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Regional Autonomy for Ethnic Minorities in China


The People's Republic of China is a united multi-ethnic country. So far, 56 ethnic groups have been identified and recognized by the central government. The population of various ethnic groups differs greatly. While the Han ethnic group has the largest population, that of the other 55 ethnic groups is relatively small, so they are customarily referred to as "ethnic minorities." According to the fifth national census, conducted in 2000, the population of all the 55 ethnic minority groups totaled 104.49 million, accounting for 8.41 percent of the total population of China. People of all ethnic groups in China have made important contributions to the creation of a unified multi-ethnic country and the creation of the time-honored Chinese civilization, as well as Chinese historical progress.

Regional autonomy for ethnic minorities in China means that, under the unified leadership of the state, regional autonomy is practiced in areas where people of ethnic minorities live in compact communities. In these areas, organs of self-government are established for the exercise of autonomy. The implementation of this policy is critical to enhancing the relationship of equality, unity and mutual assistance among different ethnic groups, to upholding national unification, and to accelerating the development of places where regional autonomy is practiced and promoting their progress.



I.  A Unified Multi-Ethnic State, and Regional Autonomy for Ethnic Minorities

Since its founding in 1921, the Communist Party of China (CPC) has made active efforts to solve China's ethnic problems. It successfully formulated and implemented policies concerning ethnic minorities, and united and led the people of all ethnic groups to win the final victory of the New Democratic Revolution. The first session of the Chinese People's Political Consultative Conference (CPPCC) was convened in September 1949, on the eve of the founding of the People's Republic of China. At the suggestion of the CPC, deputies of different ethnic groups and political parties held consultations, and decided to proclaim the establishment of the People's Republic of China as a united multi-ethnic state. The conference also adopted the Common Program of the CPPCC, which actually served as a provisional constitution of the new republic. A chapter in the Common Program specially expounded on New China's ethnic policies, and clearly defined regional autonomy for ethnic minorities as a basic policy of the state. This major historical decision was made out of consideration for the particular situation of China.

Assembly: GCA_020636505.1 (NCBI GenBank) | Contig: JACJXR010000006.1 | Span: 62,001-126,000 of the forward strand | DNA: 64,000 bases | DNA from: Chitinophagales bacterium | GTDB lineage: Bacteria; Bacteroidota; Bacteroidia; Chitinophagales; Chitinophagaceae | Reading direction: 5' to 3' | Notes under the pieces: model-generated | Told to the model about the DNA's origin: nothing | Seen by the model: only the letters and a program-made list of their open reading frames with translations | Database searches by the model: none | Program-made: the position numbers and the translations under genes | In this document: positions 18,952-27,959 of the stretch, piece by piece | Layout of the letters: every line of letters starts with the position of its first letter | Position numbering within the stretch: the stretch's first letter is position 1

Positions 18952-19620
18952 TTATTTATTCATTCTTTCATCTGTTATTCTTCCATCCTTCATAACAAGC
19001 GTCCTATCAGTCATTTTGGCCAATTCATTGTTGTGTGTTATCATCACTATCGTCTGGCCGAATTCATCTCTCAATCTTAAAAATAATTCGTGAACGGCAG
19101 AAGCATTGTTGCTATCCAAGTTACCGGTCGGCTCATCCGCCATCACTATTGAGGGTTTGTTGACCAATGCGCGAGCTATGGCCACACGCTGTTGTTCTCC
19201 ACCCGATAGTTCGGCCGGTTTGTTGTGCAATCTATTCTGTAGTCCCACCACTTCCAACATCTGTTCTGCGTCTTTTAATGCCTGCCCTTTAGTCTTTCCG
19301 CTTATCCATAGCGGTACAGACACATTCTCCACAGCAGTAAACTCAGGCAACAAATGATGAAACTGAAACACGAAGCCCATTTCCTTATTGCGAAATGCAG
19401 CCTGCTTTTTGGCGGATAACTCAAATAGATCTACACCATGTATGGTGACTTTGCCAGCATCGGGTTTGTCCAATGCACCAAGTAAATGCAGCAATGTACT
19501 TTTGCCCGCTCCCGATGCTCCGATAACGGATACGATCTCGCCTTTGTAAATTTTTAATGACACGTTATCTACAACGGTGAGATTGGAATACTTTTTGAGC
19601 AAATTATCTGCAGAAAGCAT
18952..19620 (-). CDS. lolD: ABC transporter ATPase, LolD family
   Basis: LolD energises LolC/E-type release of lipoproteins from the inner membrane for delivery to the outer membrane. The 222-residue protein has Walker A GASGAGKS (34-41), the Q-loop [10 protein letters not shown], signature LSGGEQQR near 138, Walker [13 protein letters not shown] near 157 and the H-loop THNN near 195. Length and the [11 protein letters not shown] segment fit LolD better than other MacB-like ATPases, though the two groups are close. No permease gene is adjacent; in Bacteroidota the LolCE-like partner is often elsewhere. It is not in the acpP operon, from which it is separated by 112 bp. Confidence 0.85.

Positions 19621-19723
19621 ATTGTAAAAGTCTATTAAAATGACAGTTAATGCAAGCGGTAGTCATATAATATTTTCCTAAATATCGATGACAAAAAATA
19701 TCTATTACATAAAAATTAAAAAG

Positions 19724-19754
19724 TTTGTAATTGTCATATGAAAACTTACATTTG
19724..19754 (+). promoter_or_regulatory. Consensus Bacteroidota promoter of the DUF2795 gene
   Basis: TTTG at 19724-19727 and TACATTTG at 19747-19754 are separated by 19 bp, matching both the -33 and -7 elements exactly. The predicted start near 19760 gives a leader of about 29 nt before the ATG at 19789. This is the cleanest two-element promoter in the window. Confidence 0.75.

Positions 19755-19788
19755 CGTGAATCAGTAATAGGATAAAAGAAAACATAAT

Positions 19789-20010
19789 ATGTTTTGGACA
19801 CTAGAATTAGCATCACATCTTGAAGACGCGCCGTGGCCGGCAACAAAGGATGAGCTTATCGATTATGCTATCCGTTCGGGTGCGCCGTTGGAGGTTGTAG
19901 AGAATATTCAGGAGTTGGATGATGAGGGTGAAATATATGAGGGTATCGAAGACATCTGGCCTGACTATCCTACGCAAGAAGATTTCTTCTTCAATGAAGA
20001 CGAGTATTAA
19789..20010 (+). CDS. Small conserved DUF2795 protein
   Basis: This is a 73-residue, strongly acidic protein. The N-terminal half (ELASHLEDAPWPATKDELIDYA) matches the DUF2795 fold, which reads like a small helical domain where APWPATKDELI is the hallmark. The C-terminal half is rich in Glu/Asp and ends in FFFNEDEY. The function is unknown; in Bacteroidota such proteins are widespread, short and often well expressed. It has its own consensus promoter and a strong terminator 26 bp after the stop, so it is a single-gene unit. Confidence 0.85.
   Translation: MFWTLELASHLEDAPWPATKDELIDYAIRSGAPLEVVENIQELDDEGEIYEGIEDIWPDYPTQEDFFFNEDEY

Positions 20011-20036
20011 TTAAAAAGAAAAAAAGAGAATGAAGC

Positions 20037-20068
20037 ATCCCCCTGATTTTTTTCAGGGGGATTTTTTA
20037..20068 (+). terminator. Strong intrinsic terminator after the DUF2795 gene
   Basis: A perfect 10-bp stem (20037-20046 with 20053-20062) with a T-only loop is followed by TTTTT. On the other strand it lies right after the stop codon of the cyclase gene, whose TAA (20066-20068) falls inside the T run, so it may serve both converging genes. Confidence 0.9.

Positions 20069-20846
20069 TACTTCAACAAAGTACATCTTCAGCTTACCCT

(1) The Long Existence of a United Multi-Ethnic State Is the Historical Basis for Practicing Regional Autonomy for Ethnic Minorities

China is a united multi-ethnic state with long history. As early as 221 BC, the Qin Dynasty (221-206 BC), the first feudal empire in the history of China, brought about unification to the country for the first time. The subsequent Han Dynasty (206 BC-220 AD) further consolidated the country's unification. Administrative areas known as jun (prefecture) and xian (county) were established across the country, and uniform systems of law, language, calendar, carriage, currency, and weights and measures were adopted. This promoted exchanges between different areas and ethnic groups, and created the fundamental framework for the political, economic and cultural development of China as a united multi-ethnic state over the next 2,000 years or more. Later dynasties - whether they were established by Han people, such as the Sui (581-618), Tang (618-907), Song (960-1279) and Ming (1368-1644), or by other ethnic minority groups, such as the Yuan (1271-1368) and Qing (1644-1911) - all considered themselves as "orthodox reigns" of China and regarded the establishment of a united multi-ethnic state their highest political goal.